Journal article Open Access

Divergence Time Estimation Using Fossils as Terminal Taxa and the Origins of Lissamphibia

Alexander Pyron, R.

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        <dct:identifier rdf:datatype="">0000-0003-2524-1794</dct:identifier>
        <foaf:name>Alexander Pyron, R.</foaf:name>
        <foaf:familyName>Alexander Pyron</foaf:familyName>
    <dct:title>Divergence Time Estimation Using Fossils as Terminal Taxa and the Origins of Lissamphibia</dct:title>
    <dct:issued rdf:datatype="">2011</dct:issued>
    <dct:issued rdf:datatype="">2011-05-03</dct:issued>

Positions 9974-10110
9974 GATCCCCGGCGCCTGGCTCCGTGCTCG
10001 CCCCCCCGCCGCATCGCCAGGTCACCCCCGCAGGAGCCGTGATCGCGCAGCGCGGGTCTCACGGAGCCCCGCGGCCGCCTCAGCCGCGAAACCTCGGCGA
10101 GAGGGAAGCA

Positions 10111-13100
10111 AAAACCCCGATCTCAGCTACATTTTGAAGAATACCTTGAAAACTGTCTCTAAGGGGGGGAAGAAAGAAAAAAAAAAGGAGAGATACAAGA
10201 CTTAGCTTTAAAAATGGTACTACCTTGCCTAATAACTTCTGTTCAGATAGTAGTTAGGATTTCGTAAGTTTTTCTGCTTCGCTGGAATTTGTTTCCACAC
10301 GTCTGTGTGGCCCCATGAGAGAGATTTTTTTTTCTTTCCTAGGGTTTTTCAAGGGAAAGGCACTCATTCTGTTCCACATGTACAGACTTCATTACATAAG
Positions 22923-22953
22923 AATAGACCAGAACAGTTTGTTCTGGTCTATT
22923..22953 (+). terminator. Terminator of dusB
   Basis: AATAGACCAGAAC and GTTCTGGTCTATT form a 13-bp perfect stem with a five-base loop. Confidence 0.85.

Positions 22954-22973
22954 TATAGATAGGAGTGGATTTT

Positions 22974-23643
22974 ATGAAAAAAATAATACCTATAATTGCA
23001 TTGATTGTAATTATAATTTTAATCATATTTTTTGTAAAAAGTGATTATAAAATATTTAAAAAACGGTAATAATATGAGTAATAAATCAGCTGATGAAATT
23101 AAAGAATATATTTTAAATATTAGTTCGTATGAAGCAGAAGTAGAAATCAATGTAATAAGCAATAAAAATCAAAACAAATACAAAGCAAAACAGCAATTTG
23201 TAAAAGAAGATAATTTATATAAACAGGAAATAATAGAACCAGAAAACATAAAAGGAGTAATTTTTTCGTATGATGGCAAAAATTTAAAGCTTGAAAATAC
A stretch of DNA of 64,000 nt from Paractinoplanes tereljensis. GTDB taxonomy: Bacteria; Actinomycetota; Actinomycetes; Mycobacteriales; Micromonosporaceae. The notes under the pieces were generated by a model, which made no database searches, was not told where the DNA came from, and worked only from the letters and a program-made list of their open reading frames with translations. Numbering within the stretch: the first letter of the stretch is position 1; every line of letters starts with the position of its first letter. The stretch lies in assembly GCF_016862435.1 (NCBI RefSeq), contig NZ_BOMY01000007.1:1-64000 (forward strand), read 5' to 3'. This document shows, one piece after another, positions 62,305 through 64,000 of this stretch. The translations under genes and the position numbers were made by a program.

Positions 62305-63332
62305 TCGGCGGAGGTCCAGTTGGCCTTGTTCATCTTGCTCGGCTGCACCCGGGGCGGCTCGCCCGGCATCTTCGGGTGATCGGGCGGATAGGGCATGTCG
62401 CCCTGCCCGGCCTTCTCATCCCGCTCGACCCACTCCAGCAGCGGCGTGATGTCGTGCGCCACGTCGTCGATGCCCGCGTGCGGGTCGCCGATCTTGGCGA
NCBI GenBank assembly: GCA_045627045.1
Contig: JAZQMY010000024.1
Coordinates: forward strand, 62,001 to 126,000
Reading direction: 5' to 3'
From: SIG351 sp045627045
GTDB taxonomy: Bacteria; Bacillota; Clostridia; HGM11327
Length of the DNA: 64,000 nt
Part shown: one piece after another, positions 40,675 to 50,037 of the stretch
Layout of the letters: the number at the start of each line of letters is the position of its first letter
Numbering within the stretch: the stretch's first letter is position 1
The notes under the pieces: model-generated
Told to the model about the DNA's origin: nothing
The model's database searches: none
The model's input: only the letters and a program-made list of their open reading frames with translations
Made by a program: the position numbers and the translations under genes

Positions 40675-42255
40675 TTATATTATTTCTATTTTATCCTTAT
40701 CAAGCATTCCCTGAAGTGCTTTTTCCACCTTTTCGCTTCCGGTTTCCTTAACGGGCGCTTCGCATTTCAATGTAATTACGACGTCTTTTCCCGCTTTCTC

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    <dct:description>Were molecular data available for extinct taxa, questions regarding the origins of many groups could be settled in short order. As this is not the case, various strategies have been proposed to combine paleontological and neontological data sets. The use of fossil dates as node age calibrations for divergence time estimation from molecular phylogenies is commonplace. In addition, simulations suggest that the addition of morphological data from extinct taxa may improve phylogenetic estimation when combined with molecular data for extant species, and some studies have merged morphological and molecular data to estimate combined evidence phylogenies containing both extinct and extant taxa. However, few, if any, studies have attempted to estimate divergence times using phylogenies containing both fossil and living taxa sampled for both molecular and morphological data. Here, I infer both the phylogeny and the time of origin for Lissamphibia and a number of stem tetrapods using Bayesian methods based on a data set containing morphological data for extinct taxa, molecular data for extant taxa, and molecular and morphological data for a subset of extant taxa. The results suggest that Lissamphibia is monophyletic, nested within Lepospondyli, and originated in the late Carboniferous at the earliest. This research illustrates potential pitfalls for the use of fossils as post hoc age constraints on internal nodes and highlights the importance of explicit phylogenetic analysis of extinct taxa. These results suggest that the application of fossils as minima or maxima on molecular phylogenies should be supplemented or supplanted by combined evidence analyses whenever possible.</dct:description>
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